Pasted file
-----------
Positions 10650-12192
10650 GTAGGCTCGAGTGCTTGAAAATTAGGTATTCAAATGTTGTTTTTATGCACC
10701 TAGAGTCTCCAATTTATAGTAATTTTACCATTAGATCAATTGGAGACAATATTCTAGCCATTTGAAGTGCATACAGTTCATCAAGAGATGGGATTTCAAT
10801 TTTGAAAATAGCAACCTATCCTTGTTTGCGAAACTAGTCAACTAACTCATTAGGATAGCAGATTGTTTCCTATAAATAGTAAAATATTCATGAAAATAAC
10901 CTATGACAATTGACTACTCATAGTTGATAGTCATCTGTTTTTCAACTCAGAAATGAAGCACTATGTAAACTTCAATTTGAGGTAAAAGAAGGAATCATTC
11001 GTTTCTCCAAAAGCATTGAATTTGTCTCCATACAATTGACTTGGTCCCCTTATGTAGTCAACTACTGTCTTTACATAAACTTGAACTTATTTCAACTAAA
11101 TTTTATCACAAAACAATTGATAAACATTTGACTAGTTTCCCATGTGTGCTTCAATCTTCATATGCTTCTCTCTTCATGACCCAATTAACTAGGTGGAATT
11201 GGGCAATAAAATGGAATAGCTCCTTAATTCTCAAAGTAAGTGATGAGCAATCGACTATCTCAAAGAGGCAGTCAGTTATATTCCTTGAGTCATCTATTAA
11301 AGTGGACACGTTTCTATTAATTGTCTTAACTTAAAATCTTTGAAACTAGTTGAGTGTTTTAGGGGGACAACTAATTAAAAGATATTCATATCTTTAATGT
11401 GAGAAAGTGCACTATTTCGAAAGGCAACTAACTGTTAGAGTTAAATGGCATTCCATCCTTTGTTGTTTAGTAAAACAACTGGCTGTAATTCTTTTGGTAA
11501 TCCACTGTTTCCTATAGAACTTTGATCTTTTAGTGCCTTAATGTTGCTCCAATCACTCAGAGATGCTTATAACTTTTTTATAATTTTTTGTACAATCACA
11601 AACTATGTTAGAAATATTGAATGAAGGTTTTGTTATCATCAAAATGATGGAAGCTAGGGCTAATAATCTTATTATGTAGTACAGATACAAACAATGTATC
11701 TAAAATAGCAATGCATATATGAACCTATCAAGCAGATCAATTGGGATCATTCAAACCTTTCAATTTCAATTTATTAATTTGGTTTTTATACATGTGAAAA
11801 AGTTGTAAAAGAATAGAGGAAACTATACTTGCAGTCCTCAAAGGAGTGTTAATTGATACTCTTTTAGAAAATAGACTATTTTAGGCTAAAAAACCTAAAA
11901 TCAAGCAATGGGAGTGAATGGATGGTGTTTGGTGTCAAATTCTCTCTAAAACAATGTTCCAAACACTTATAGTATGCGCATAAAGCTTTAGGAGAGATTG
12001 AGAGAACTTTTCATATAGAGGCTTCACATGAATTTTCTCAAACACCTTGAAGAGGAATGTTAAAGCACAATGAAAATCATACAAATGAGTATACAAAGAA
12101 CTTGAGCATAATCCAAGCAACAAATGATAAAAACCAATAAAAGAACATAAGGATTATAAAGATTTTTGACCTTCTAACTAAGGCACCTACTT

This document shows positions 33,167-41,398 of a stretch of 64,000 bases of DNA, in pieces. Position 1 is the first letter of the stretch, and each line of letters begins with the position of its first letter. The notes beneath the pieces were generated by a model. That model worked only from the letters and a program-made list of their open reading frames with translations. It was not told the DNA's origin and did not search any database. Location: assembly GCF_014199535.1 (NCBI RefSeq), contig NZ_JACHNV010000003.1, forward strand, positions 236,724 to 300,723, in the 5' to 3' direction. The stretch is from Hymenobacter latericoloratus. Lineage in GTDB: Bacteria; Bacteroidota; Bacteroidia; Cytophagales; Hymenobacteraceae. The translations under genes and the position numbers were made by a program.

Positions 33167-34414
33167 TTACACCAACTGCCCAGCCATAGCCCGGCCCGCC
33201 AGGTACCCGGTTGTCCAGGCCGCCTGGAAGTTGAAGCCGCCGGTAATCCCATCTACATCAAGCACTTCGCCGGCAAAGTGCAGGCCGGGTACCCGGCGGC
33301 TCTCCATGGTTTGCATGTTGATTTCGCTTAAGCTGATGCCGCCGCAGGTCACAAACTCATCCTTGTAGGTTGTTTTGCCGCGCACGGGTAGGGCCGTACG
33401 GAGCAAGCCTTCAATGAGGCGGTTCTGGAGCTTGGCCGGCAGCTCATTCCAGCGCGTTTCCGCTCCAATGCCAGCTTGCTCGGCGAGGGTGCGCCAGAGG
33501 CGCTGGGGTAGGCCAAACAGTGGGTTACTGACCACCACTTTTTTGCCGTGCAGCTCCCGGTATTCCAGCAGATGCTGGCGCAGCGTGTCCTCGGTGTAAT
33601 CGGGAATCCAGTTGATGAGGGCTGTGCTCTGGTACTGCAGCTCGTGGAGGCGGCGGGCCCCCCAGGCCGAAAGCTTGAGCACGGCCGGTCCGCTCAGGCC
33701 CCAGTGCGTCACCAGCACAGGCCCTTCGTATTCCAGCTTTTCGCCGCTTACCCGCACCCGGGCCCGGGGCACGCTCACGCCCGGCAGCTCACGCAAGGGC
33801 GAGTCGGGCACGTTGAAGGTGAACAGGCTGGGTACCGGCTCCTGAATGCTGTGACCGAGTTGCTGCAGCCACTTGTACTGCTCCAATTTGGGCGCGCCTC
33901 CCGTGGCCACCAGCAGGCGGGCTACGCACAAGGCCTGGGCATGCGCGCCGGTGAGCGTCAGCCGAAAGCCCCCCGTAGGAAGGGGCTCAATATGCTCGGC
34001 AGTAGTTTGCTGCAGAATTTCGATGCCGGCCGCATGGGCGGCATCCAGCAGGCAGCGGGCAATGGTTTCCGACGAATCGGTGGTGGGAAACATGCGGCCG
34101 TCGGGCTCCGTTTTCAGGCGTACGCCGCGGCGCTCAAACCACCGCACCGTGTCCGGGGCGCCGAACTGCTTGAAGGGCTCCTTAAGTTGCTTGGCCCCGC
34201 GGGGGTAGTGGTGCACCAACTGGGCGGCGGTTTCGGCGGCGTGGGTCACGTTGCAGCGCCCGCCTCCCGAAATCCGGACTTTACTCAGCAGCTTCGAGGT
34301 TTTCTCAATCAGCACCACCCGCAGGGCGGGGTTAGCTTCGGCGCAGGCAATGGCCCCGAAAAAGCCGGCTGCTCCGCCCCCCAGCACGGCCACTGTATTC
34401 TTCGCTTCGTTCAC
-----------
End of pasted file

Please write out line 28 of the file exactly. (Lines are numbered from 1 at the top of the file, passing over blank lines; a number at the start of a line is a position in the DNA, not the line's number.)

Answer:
33901 CCGTGGCCACCAGCAGGCGGGCTACGCACAAGGCCTGGGCATGCGCGCCGGTGAGCGTCAGCCGAAAGCCCCCCGTAGGAAGGGGCTCAATATGCTCGGC